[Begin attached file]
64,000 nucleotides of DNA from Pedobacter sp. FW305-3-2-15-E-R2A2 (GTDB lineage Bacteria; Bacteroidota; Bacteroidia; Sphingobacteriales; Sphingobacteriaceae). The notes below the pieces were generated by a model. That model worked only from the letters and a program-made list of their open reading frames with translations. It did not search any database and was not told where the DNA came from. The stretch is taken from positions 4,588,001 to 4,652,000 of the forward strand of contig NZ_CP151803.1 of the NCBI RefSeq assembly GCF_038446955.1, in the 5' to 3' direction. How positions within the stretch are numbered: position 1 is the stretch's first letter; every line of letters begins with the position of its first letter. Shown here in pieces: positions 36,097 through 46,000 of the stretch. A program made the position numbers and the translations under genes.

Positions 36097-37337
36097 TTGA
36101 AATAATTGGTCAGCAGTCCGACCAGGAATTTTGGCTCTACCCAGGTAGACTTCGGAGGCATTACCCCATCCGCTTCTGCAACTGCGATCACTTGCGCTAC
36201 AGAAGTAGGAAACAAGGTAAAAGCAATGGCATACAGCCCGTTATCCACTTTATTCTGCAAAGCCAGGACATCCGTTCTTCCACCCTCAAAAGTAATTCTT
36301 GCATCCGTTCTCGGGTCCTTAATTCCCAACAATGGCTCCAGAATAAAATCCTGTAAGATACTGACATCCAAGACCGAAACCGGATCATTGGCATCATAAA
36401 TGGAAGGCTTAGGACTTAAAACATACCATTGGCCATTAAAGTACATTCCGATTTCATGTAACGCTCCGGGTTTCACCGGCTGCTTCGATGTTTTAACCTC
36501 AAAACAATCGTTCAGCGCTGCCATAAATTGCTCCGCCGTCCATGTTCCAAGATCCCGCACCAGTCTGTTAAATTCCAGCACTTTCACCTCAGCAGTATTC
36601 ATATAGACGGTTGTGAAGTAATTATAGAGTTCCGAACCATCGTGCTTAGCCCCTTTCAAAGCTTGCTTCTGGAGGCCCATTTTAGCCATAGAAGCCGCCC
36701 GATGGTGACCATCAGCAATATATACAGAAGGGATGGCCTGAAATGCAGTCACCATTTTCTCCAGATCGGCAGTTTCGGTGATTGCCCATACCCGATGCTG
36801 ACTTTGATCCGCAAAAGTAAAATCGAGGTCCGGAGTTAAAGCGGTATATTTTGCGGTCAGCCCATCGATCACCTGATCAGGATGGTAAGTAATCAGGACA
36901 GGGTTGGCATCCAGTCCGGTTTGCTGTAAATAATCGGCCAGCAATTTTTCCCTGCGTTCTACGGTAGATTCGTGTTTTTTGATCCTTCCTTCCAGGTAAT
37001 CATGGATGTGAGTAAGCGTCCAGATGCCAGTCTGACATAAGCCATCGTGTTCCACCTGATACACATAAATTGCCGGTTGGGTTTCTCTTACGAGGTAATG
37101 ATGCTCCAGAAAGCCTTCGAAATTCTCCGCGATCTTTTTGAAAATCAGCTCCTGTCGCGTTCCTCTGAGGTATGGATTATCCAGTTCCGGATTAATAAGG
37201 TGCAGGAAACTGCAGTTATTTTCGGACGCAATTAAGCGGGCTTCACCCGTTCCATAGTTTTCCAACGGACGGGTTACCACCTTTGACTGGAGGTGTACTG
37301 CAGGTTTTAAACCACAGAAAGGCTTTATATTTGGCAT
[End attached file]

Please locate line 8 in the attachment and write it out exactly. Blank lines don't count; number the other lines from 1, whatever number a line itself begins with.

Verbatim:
36501 AAAACAATCGTTCAGCGCTGCCATAAATTGCTCCGCCGTCCATGTTCCAAGATCCCGCACCAGTCTGTTAAATTCCAGCACTTTCACCTCAGCAGTATTC